Honoring each partner's parental role

Carrying a baby changes your life and your intimate relationship with your partner. Nothing brings out problems like becoming parents. The stress and strain of parenthood, combined with the legacy of motherhood or fatherhood that each of you has received, makes all your problems more visible.

It is imperative to nurture not only your own well-being, but also the well-being of your partnership.

In addition to the other life changes, postpartum hormones can increase feelings of connection and conflict. In my women's physical therapy practice, a common complaint I hear from women is that they feel angry with their partner, sometimes without even knowing the reason. Keep some perspective as the feelings come through. Monitor your reactions and remember that your feelings may be greater than the truth of what is happening at that moment.

Moreover, you and your partner have experienced a huge change, which takes time to adapt. Treating each other patiently and with utmost love is a high priority. To strengthen your bond even while you're in the middle of this transition, focus on the qualities of your partner and the qualities that attract you. Enjoy your baby together and enjoy the bond that will nourish this new life.

Some of the early conflicts that arise between mothers and fathers involve gender differences in caregiving.

Of course, individual parents will differ in many ways, even among mothers or fathers, but the gender issues are common enough to be worth mentioning. A perfect example of this comes from my own experience. When my first son was six months old, I took him to an infant massage class to learn baby massage techniques. Most participants were mothers. On the last day, partners – most of whom were fathers – were invited.

My husband's farming family is less comfortable hugging or touching each other, and perhaps the fact that I am male has accentuated my husband's discomfort with touch. Still, I wanted him to be different with his own children. During the massage technique instruction, my husband's hand had only partial contact with our son's body. It seemed like he was doing the massage half-heartedly. By the end of class I was furious. I felt that my husband was already well on his way to passing on the lack of touch and all the problems that came with it. While we can pass on patterns of injury as we raise our children, in this case I had given meaning to one situation.

I approached the instructor after class and shared some of my concerns and asked if she would talk to my husband about the importance of touch. Instead of talking to my partner, she told me an old story about how mothers hold their children close and teach them about themselves, while fathers hold their children close to heaven and teach them about their relationship to the world.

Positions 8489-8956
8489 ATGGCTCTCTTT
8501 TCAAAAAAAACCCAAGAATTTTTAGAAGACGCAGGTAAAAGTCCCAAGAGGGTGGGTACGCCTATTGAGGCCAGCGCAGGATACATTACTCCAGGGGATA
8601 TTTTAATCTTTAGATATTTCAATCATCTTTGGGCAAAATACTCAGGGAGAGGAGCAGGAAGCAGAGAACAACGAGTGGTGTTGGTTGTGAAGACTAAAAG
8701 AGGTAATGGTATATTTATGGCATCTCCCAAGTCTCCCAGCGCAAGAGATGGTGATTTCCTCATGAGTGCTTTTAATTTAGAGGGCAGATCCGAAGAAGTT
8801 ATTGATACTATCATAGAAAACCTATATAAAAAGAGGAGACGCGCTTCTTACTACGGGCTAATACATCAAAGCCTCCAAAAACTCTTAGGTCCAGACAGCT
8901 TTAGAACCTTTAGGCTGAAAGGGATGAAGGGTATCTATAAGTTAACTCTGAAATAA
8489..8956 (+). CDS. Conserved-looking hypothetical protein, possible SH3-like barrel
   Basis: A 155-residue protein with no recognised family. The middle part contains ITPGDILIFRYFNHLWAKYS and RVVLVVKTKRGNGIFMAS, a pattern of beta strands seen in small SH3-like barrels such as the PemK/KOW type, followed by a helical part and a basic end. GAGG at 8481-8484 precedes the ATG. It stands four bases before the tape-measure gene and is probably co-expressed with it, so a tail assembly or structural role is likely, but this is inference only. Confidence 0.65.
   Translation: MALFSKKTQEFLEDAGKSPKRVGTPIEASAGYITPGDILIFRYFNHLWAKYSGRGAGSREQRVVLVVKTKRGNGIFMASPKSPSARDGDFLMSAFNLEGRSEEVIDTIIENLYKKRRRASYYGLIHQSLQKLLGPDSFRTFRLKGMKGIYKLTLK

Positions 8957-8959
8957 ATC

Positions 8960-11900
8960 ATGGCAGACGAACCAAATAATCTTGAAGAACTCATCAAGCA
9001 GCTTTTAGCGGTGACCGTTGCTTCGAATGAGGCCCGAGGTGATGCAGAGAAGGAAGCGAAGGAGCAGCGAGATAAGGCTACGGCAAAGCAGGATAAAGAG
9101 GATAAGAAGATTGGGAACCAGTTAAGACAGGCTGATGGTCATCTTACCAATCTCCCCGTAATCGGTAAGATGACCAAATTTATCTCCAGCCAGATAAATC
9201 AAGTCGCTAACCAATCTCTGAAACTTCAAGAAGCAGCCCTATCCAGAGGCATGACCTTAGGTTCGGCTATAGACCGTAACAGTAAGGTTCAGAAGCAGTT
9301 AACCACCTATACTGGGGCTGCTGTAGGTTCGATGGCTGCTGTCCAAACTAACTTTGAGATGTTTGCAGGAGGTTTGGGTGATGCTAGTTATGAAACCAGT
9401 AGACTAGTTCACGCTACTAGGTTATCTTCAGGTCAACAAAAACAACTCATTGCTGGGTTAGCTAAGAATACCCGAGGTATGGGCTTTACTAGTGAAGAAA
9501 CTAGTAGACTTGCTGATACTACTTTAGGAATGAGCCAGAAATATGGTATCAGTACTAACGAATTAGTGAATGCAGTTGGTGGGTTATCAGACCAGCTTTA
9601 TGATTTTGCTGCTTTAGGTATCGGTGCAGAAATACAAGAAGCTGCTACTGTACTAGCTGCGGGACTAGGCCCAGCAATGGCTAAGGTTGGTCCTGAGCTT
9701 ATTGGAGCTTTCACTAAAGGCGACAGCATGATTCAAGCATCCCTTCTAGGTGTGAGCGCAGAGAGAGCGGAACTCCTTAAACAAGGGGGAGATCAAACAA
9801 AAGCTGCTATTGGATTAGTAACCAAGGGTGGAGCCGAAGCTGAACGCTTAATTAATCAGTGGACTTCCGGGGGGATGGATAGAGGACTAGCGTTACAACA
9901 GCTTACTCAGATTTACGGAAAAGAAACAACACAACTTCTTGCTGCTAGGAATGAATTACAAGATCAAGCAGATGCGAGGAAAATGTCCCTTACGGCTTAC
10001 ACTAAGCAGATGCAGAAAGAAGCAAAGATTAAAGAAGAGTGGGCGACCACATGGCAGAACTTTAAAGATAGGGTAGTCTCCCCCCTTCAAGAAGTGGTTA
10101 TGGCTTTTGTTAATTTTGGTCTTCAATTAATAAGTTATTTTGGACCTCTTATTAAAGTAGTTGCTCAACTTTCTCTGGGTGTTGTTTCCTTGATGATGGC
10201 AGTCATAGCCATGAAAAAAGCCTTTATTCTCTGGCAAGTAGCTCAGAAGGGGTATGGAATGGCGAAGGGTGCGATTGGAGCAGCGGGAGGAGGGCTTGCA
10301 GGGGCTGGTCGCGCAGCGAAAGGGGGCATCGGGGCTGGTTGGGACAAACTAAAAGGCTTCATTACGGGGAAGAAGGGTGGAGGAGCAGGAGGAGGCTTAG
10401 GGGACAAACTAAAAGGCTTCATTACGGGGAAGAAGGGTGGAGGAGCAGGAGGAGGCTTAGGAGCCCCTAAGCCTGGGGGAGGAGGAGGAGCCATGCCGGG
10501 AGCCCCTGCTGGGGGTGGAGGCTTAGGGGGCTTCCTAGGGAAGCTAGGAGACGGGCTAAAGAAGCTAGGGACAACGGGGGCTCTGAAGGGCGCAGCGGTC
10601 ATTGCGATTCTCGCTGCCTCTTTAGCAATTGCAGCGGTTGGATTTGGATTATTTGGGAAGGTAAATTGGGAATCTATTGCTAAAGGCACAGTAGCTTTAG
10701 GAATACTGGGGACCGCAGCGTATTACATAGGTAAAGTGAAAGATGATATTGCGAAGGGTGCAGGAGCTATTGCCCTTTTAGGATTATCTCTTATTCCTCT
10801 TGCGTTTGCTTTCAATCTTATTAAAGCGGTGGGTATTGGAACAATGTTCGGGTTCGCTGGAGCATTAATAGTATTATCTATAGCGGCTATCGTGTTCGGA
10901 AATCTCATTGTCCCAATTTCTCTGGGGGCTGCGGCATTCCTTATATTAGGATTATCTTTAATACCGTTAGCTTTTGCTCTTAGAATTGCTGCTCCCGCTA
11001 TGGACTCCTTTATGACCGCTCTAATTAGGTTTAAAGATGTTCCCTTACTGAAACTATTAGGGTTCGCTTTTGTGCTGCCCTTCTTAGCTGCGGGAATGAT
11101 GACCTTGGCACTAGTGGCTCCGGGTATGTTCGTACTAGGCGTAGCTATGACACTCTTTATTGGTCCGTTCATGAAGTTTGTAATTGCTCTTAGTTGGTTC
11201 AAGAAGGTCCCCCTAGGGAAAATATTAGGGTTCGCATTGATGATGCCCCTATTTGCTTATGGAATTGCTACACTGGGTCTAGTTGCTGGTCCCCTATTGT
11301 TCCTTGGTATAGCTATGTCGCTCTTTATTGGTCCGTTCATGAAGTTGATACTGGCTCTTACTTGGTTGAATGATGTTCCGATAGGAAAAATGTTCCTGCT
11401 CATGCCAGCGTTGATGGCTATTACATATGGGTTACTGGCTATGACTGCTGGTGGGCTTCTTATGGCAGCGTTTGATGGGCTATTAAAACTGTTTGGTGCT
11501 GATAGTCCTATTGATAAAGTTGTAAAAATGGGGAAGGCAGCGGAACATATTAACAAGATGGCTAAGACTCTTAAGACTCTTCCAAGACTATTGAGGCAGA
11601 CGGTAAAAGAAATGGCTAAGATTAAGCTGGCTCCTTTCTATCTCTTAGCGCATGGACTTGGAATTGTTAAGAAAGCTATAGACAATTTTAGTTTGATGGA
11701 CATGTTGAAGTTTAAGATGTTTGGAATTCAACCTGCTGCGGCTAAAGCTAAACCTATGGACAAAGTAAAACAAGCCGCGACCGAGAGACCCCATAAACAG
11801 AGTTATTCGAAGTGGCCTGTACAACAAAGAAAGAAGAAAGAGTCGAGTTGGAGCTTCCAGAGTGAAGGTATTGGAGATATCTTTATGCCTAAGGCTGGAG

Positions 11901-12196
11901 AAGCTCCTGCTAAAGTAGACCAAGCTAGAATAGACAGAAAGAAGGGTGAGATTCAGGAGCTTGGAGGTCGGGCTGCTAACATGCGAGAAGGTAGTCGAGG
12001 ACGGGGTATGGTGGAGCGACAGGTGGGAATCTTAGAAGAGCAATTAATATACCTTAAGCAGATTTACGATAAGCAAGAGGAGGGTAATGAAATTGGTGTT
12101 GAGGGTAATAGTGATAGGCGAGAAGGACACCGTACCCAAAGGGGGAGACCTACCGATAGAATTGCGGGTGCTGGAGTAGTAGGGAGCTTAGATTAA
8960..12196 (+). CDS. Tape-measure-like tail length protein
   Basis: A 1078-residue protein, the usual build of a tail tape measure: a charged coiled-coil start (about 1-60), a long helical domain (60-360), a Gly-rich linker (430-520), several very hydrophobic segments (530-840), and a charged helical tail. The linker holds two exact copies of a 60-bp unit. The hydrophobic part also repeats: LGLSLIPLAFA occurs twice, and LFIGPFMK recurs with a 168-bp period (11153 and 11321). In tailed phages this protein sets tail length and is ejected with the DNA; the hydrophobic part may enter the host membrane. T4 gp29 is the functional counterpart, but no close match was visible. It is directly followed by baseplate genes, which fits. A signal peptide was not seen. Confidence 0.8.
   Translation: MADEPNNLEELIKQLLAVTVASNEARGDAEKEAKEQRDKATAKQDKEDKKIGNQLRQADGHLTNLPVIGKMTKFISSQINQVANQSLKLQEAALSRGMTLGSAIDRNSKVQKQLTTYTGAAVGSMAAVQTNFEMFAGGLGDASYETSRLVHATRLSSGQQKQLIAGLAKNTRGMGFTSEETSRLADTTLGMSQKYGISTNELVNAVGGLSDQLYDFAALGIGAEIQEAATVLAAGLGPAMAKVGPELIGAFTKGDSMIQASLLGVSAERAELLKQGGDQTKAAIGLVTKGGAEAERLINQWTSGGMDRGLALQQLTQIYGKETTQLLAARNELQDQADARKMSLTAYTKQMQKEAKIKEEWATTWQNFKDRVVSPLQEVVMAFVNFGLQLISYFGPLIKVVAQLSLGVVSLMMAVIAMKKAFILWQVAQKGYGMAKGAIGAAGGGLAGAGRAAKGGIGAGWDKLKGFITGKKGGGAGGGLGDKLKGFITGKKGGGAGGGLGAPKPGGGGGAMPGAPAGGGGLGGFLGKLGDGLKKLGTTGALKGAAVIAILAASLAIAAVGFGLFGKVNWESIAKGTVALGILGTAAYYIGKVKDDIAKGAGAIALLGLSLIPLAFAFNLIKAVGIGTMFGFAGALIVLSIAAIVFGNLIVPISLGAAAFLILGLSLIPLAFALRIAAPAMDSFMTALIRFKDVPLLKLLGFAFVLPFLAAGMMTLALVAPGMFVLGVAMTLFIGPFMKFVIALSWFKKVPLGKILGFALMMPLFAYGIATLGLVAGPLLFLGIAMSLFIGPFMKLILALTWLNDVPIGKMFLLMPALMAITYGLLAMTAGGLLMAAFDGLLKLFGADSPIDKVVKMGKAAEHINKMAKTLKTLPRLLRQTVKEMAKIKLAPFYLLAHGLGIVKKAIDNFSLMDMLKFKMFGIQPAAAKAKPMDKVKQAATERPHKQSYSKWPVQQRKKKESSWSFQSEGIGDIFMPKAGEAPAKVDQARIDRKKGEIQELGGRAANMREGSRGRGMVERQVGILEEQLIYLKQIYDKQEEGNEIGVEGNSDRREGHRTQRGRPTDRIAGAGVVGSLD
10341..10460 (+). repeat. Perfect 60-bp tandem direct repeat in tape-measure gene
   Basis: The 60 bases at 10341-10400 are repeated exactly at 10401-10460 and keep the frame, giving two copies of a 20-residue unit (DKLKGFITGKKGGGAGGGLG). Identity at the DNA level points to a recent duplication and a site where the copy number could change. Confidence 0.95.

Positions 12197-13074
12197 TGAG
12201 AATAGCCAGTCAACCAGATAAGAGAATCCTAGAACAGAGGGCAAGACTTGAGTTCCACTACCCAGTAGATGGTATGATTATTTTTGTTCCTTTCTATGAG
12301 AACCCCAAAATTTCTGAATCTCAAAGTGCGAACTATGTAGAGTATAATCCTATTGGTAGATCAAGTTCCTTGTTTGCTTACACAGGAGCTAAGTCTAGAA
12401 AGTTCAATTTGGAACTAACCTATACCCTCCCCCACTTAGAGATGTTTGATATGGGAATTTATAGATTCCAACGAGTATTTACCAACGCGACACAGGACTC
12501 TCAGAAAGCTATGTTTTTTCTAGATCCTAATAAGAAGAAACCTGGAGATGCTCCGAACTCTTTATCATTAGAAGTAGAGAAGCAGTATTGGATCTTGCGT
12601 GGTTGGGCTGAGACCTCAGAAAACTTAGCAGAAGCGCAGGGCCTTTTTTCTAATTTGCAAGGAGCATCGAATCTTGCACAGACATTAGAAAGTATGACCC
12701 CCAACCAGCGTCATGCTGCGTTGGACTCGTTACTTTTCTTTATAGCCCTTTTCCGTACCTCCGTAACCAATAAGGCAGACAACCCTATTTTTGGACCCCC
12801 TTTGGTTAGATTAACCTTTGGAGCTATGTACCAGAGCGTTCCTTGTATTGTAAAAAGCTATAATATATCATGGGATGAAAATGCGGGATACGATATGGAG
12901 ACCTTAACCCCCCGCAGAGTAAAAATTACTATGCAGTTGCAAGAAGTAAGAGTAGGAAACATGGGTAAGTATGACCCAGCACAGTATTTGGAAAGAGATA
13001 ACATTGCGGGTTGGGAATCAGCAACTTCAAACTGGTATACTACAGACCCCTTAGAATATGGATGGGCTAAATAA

This wasn't what I wanted to hear.

Although I pondered her words, I didn't really understand their meaning until a few more years of parenting had passed and I gained an appreciation for the characteristics of different parenting styles.

As a mother, I was naturally attuned to my children's needs – so much so that I often sensed a need the moment they started asking for something. To meet a need for their father, these same children had to become much louder or even ask for something multiple times to get his attention. In a sense, he was less sensitive to their needs, which meant they had to learn the essential skill of standing up for themselves. Our skills as parents complemented each other.

In same-sex or non-binary partnerships, gender differences may not play as much of a role, but parenting styles can still differ or complement each other. A couple can increase their communication and skills by respecting the benefits of their different styles. Ideally, couples learn from each other, and their collective strengths compensate for inevitable deficits.

It's worth talking about concerns and identifying the limiting patterns, just as I continued to advocate for the importance of touch and connection in our home. But both parents don't have to provide the same kind of parenting to their children.


Author biography

Tami Lynn Kent is a women's health physical therapist, a TEDx speaker, and the founder of Holistic Pelvic CareTM, where she uses her ability to read energetic patterns of the body. Kent has a private practice and an international training program in Portland, Oregon. She has written three previous books. Her latest, Wild Mothering: Finding Strength, Spirit, and Joy in Birth and Creative Motherhood (Atria Books, May 7, 2024), is a newly updated edition of her classic, Mothering from your Center. More information at www.wildfeminine.com.

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